With the sale of half its stake in Alibaba, China’s largest e-commerce company, Yahoo stands to reap up to $8 billion that the internet giant can add to the $3.5 billion in cash it already has on hand. Media watchers are salivating over what Yahoo plans to do with all of that money.
Jeremy Quittner at Inc. Magazine speculates that Yahoo could buy back shares to prop up its own stock price, issue dividends to shareholders, or the tech media company could soon be on another buying spree. In its push to become profitable, Yahoo has made several high-profile content buys including paying $1.1 billion for the social media platform, Tumblr, a year ago and hiring veteran newswoman Katie Couric in November. Yahoo also bought data visualization firm, Vizify, for an undisclosed sum.
Inc.’s Quittner reports Yahoo may be interested in buying popular news startups such as Buzzfeed, Nowthis News and Recode, or social media networks Pinterest or Yelp. That’s all well and good, but Yahoo’s expected windfall also represents an opportunity for the aging internet company to not only diversify its content offerings, but deepen its reach into more diverse markets. While NBC Universal and AOL Huffington Post acquired portals that reach deeply into Hispanic and African American markets, Yahoo has no such product.
According to the Inc. report, Michael Yang of SanFrancisco-based Comcast Ventures and former Yahoo employee said: “Yahoo is looking at how to increase reach or audience, and monetization or yield on monetization.” What better way than by acquiring startups that narrow-cast to diverse and growing user bases. Where AOL HuffPost and NBC Universal own Black/Latino Voices and theGriot.com respectively, Yahoo could look to buying scrappy start-ups that cater to women of color such as Atlanta-based Clutchmagonline.com or Washington, DC-based WiseLatinaClub.com.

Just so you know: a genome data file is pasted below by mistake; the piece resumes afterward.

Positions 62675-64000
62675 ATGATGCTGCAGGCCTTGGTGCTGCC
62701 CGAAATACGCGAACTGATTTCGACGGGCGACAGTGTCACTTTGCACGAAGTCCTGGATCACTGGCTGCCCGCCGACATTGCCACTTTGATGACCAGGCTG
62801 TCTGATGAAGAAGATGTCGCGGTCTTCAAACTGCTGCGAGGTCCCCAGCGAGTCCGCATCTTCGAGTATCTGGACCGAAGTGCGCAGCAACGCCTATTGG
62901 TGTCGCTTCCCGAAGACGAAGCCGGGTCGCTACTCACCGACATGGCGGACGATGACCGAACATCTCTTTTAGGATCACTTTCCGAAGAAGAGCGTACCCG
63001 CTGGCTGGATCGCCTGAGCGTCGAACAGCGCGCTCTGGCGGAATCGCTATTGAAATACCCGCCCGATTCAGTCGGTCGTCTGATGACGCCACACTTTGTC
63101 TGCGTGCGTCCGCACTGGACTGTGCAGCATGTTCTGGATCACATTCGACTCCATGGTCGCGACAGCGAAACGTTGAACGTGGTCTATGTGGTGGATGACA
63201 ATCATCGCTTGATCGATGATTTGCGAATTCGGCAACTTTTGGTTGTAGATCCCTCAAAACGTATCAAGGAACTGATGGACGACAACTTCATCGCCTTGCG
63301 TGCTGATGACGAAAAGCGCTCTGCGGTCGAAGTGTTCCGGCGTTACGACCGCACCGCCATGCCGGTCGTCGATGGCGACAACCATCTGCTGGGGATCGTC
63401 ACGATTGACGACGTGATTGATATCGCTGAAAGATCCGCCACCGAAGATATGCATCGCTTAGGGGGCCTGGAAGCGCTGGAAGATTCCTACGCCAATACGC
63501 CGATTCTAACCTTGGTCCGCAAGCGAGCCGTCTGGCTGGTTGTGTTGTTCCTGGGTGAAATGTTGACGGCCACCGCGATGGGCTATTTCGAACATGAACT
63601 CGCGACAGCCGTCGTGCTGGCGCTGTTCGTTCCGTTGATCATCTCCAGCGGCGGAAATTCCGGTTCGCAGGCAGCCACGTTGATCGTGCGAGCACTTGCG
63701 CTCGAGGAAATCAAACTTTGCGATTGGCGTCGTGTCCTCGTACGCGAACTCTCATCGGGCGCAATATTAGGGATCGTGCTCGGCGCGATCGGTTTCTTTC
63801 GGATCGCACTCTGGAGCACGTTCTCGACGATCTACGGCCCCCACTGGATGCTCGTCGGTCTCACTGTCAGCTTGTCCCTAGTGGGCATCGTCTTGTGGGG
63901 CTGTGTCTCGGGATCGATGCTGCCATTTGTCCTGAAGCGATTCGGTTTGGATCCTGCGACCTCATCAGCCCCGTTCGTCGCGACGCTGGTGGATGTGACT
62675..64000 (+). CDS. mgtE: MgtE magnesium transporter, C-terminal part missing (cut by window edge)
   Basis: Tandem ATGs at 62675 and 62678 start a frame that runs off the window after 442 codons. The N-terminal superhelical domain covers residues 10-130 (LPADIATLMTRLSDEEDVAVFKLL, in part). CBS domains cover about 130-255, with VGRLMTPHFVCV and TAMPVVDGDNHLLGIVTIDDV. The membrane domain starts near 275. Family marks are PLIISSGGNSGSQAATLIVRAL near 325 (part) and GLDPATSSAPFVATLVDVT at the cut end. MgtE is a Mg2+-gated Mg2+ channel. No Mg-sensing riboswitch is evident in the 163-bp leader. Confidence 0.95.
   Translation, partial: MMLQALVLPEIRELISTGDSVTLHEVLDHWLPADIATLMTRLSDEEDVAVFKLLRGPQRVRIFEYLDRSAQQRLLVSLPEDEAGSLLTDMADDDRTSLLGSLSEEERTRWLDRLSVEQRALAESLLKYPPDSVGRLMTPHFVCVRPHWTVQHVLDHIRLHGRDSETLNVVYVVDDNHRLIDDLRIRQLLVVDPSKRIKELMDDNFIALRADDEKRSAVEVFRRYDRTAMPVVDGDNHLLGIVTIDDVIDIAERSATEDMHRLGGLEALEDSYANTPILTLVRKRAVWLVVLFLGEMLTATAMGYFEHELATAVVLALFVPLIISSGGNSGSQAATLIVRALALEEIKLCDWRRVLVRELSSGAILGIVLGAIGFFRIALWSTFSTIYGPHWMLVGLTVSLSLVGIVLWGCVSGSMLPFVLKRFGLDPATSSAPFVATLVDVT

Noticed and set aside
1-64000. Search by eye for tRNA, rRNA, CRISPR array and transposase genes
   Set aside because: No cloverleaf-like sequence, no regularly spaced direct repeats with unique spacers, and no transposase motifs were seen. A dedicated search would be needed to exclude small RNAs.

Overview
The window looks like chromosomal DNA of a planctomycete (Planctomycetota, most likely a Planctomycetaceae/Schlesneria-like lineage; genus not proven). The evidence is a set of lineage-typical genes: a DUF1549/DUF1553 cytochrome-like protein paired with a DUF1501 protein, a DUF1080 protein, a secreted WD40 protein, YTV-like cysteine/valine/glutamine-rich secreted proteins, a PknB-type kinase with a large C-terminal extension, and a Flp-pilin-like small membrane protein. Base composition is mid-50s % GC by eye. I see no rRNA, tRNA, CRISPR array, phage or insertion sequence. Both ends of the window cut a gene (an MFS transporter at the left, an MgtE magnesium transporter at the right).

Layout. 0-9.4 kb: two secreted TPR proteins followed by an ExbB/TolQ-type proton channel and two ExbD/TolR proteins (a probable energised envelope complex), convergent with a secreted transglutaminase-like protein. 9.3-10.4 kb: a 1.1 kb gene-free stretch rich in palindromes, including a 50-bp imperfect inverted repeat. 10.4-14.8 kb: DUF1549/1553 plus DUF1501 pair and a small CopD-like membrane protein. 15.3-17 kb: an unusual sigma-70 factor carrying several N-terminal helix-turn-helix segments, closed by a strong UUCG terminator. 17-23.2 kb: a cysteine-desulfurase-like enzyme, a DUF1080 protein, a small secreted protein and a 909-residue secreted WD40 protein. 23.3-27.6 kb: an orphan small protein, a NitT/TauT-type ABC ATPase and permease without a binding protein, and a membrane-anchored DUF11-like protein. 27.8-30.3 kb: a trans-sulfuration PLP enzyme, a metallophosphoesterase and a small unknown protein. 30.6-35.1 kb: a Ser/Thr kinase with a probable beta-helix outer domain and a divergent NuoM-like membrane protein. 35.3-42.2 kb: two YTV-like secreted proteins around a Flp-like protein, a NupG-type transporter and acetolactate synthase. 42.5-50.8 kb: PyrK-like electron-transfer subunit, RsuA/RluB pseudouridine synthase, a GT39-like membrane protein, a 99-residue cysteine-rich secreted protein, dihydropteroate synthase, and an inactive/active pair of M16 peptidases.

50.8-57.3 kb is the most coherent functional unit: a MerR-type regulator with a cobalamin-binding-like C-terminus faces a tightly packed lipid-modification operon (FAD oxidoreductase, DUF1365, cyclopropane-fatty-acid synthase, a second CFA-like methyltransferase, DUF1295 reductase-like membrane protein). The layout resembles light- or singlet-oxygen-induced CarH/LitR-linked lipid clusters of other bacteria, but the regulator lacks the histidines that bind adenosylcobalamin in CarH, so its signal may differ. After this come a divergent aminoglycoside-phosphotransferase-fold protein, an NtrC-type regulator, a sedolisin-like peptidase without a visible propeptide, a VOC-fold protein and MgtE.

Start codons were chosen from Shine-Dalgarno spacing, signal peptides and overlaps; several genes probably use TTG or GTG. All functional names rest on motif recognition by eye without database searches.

Similarly, since CEO Marissa Mayer explained her company’s new video strategy of producing fewer original series, perhaps Yahoo will consider partnering with smaller cable television networks, such as Magic Johnson’s Aspire TV. Instead of creating programming, Yahoo would license the rights to shows Aspire produces, such as Exhale, the African American version of “The View.” If that’s not doable, then maybe Yahoo can distribute programming by independent filmmakers like Stacey Muhammad‘s powerful web series, “For Colored Boys.”
Communities of color commanded enormous buying power in 2013, and they will continue to outpace the growth of the white market as minority populations surge, according to a report from the Selig Center for Economic Growth at the Terry College of Business at The University of Georgia.
The report shows that Hispanic consumers in the U.S. commanded a $1.2 trillion market in 2013, thanks to high birth rates, immigration and an increase in Hispanic entrepreneurship. In addition, African American consumers added $1 trillion to the 2013 market, Native Americans contributed $96 billion, and Asian consumers supplied $713 billion.
“As minority groups’ buying power continues to outpace the growth of the white market, these groups should see more tailored treatment from advertisers, producers and media outlets,” said Jeff Humphreys, author of the report and director of the Selig Center.
If Yahaoo’s Mayer plans to go shopping again, let’s hope she buys companies that will lift the companies advertising revenue and extend it’s reach. It’s the perfect time to try on a few products and services that are of interest to more diverse audiences, especially when you have money burning a hole in your pocket.